In the past, bad press has plagued reverse mortgages. It ranged from either high costs and potentially inappropriate uses for these funds to misguided ideas about the homeowner losing the title to their home. But much has changed in recent years.
Since 2013, the federal government, through the Department of Housing and Urban Development, has continued to refine regulations for its Home Equity Conversion Mortgage (HECM ) program to improve the sustainability of the underlying mortgage insurance fund. This better protects eligible non-borrowing spouses and ensures that borrowers have sufficient financial resources to continue paying their property taxes, homeowner’s insurance and home maintenance expenses.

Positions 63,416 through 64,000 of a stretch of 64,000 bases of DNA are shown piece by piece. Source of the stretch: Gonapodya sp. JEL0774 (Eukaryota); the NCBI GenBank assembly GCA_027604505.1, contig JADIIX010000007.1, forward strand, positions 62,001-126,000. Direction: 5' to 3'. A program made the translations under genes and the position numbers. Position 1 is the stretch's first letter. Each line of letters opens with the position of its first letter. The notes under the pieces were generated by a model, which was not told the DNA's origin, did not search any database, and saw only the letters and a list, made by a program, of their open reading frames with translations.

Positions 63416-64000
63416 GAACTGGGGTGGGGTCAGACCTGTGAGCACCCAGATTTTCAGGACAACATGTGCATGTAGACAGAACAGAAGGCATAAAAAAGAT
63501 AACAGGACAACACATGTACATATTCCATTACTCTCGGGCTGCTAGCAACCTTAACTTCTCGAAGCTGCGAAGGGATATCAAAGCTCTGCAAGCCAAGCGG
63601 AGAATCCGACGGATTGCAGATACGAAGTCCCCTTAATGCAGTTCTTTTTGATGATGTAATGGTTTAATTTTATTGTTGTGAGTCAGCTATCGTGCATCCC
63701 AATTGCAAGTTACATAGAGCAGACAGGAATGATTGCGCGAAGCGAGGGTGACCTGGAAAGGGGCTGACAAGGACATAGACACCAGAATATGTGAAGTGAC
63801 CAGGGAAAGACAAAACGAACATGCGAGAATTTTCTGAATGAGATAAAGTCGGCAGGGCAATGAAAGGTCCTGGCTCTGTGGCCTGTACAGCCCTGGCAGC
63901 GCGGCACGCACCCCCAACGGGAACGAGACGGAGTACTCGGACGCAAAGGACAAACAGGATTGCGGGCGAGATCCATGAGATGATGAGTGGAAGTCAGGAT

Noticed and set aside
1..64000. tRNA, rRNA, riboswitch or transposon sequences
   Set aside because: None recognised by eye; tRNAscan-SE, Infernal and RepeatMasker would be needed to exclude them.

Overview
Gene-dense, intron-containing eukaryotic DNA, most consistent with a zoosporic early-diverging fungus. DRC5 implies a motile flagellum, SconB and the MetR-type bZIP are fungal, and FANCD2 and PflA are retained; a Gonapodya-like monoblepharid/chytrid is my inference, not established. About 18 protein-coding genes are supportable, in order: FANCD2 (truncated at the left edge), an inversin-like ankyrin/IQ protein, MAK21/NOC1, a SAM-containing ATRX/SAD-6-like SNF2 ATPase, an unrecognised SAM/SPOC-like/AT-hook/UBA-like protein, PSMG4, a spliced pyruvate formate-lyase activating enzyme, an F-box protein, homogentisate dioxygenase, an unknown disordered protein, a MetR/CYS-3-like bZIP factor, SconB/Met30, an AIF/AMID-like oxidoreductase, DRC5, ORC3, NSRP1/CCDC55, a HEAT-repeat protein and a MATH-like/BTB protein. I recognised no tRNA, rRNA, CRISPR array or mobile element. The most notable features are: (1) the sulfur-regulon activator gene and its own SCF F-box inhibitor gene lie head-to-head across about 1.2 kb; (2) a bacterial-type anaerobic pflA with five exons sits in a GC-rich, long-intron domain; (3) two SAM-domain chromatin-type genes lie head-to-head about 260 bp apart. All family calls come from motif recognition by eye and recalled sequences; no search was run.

The reverse mortgage should be viewed as a method for responsible retirees to create liquidity for an otherwise illiquid asset, which in turn creates new options to support a more efficient retirement-income strategy.
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